Children of Morroco and Western Sahara
Realizing Children’s Rights in Morocco and Western Sahara
In recent years, Morocco has made great advances in children’s rights, in particular concerning education. However, numerous violations persist: sexual violence, child labor, child marriage.
Population: 32,6 million
Life expectancy: 70,9 years
Main problems faced by children in Morocco and Western Sahara:
15% of the population lives below the poverty line (with less than 2 dollars a day).
However, poverty afflicting mainly rural areas is decreasing thanks to action taken by the Kingdom of Morocco.
During the past five years, the infant mortality rate has been 18.7 ‰. Nevertheless, it must be stated that Morocco has made important progress to reduce this statistic.
Morocco now must augment and improve its health care facilities so that all children have the same right to life .
In Morocco, many families have a very difficult life and live in abject poverty. As victims of this poverty, children are forced to drop out of school to seek work.
Child labor affects 8% of children between 5 and 14 years of age. This phenomenon, affecting mainly girls, has still not been eradicated.
Young girls often become domestic servants while boys sell handkerchiefs in the streets or polish shoes. These children are exploited from a very young age.
Child exploitation in Morocco is part of an illegal and immoral trade that is rarely punished by the law. However, in recent years notable advances have been made with respect to legislation that can help these children.
Even though, since 2002, school has been mandatory and free for all children ages 6 to 15, today only 88% of Moroccan children can be considered as educated.
Although school is free, parents living in poverty cannot afford school supplies. Poor families are sometimes forced to send their children to work to help support the household. This explains the fact that around one in two children over 10 is illiterate.
Efforts have been made by Morocco to allow all children access to education. These efforts must be combined with those of Moroccan civil society to effectively achieve a goal of universal education.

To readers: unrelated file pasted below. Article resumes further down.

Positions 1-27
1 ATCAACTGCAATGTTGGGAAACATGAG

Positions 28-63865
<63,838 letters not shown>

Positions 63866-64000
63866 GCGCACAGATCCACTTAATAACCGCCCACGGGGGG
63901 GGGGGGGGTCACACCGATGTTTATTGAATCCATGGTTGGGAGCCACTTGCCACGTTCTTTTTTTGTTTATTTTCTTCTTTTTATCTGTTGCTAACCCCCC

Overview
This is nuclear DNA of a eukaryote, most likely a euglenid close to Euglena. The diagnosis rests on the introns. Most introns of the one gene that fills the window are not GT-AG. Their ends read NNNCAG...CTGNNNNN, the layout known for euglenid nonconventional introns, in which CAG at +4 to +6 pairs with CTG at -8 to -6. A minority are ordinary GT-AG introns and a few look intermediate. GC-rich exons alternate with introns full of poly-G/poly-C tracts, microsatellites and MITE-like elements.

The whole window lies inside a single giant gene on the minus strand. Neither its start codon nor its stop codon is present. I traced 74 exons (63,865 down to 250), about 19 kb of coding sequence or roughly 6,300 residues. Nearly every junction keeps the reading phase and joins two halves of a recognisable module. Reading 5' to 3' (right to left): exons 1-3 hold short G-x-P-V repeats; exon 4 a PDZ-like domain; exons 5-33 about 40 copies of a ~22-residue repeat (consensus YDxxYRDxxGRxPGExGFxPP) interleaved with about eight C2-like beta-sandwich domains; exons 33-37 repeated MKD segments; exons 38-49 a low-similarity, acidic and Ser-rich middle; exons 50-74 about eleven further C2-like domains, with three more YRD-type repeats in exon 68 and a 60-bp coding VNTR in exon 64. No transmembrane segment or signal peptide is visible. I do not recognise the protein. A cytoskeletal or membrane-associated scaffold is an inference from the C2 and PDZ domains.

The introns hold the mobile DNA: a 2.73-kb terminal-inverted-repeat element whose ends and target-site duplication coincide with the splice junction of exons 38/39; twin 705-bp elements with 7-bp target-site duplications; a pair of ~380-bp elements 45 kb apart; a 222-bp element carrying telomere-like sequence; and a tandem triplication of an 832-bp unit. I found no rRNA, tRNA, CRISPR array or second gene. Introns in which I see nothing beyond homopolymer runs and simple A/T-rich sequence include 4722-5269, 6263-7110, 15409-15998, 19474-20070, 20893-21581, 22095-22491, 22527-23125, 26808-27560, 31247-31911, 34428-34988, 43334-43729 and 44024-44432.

Annually, around 100 to 200 children are abandoned throughout Morocco. Pregnancy outside of marriage is considered to go against tradition. Fearing repercussions, single mothers often flee their family home to hide a pregnancy and then abandon the child.
Morocco has no institutions that can receive the mother and child. Mothers do not have appropriate emotional and financial support and this forces them to take desperate measures, such as the abandonment of their child.
UNICEF and the Moroccan league for children recently launched a new operation called “Prevent the abandonment of children” in order to resolve this problem.
In recent years, Morocco has become an important stopping point for migration before reaching Europe. For some, Moroccan cities have become residences for migrant men, women, and children.
The conditions for displaced migrant children are difficult and they are subjected to malnutrition and health problems. Very often, their right to access health services, education, or even justice is denied. Migrant children who are not accompanied are more vulnerable to abuse and exploitation during their detention.
A growing number of Moroccan children are victims of sexual abuse. This increasing societal phenomenon has spread to all major cities in the Kingdom. A 2008 report from the organization “Touche pas à mon enfant” revealed that, in many cases, children are victimized by someone they know like their parents or even family friends.
Vulnerable children trust these people. Such an assault traumatizes the child and affects them psychologically.
It is even more shocking to note that children less than 8 years old are the most affected by the sex trade. This situation is serious for them because at their age, they don’t know how to make the distinction between normal and sexual behavior.
Girls as well as boys are victims of abuse, such as sexual harassment, prostitution, sexual tourism, or even rape. Rape, the most extreme case, involves emotional trauma and can also result in an unwanted pregnancy.
A real change in mentality is necessary in Morocco, because currently, penalties imposed on pedophiles are too lax. Furthermore, considerable efforts to raise awareness and improve health and legal institutions must be implemented in order to lower the number of incidents of sexual abuse involving children.
The legal age for marriage in Morocco is 18. It is only possible for two minors to marry if they have obtained prior authorization from a judge. However, 16% of underage girls are already married. To obtain this authorization, some families pressure their children until they consent to the marriage. These marriages often have serious consequences on young children’s health, as they do not yet understand what is involved in marriage.